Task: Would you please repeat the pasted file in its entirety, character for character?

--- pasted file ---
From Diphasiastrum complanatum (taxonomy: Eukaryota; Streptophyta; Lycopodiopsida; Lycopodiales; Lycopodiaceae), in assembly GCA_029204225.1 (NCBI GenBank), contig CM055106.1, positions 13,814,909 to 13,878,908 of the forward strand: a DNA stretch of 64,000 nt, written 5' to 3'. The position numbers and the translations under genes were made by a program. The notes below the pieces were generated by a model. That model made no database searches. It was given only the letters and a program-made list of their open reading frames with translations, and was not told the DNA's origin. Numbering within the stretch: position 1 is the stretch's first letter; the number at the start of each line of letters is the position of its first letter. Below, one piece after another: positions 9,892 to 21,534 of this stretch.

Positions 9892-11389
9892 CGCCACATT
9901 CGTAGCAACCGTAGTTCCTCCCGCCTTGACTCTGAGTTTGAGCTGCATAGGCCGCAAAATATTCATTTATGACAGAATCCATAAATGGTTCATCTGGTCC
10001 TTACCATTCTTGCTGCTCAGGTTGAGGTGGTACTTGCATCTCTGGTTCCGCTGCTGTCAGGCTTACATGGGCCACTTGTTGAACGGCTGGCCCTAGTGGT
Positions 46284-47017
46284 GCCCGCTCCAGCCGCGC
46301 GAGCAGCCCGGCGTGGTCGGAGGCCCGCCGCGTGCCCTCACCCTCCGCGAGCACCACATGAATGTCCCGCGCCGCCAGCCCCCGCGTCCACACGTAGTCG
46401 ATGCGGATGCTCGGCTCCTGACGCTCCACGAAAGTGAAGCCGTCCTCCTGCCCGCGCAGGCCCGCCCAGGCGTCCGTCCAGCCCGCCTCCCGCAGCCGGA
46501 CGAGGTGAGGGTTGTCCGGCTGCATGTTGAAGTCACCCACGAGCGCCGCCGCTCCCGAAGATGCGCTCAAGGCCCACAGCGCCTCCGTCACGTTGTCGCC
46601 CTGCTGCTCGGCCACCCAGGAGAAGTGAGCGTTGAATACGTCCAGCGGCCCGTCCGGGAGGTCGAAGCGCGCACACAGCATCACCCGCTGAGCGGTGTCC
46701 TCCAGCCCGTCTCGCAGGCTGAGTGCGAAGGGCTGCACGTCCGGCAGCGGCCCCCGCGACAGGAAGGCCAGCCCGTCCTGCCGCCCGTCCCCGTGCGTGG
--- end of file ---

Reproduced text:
From Diphasiastrum complanatum (taxonomy: Eukaryota; Streptophyta; Lycopodiopsida; Lycopodiales; Lycopodiaceae), in assembly GCA_029204225.1 (NCBI GenBank), contig CM055106.1, positions 13,814,909 to 13,878,908 of the forward strand: a DNA stretch of 64,000 nt, written 5' to 3'. The position numbers and the translations under genes were made by a program. The notes below the pieces were generated by a model. That model made no database searches. It was given only the letters and a program-made list of their open reading frames with translations, and was not told the DNA's origin. Numbering within the stretch: position 1 is the stretch's first letter; the number at the start of each line of letters is the position of its first letter. Below, one piece after another: positions 9,892 to 21,534 of this stretch.

Positions 9892-11389
9892 CGCCACATT
9901 CGTAGCAACCGTAGTTCCTCCCGCCTTGACTCTGAGTTTGAGCTGCATAGGCCGCAAAATATTCATTTATGACAGAATCCATAAATGGTTCATCTGGTCC
10001 TTACCATTCTTGCTGCTCAGGTTGAGGTGGTACTTGCATCTCTGGTTCCGCTGCTGTCAGGCTTACATGGGCCACTTGTTGAACGGCTGGCCCTAGTGGT
Positions 46284-47017
46284 GCCCGCTCCAGCCGCGC
46301 GAGCAGCCCGGCGTGGTCGGAGGCCCGCCGCGTGCCCTCACCCTCCGCGAGCACCACATGAATGTCCCGCGCCGCCAGCCCCCGCGTCCACACGTAGTCG
46401 ATGCGGATGCTCGGCTCCTGACGCTCCACGAAAGTGAAGCCGTCCTCCTGCCCGCGCAGGCCCGCCCAGGCGTCCGTCCAGCCCGCCTCCCGCAGCCGGA
46501 CGAGGTGAGGGTTGTCCGGCTGCATGTTGAAGTCACCCACGAGCGCCGCCGCTCCCGAAGATGCGCTCAAGGCCCACAGCGCCTCCGTCACGTTGTCGCC
46601 CTGCTGCTCGGCCACCCAGGAGAAGTGAGCGTTGAATACGTCCAGCGGCCCGTCCGGGAGGTCGAAGCGCGCACACAGCATCACCCGCTGAGCGGTGTCC
46701 TCCAGCCCGTCTCGCAGGCTGAGTGCGAAGGGCTGCACGTCCGGCAGCGGCCCCCGCGACAGGAAGGCCAGCCCGTCCTGCCGCCCGTCCCCGTGCGTGG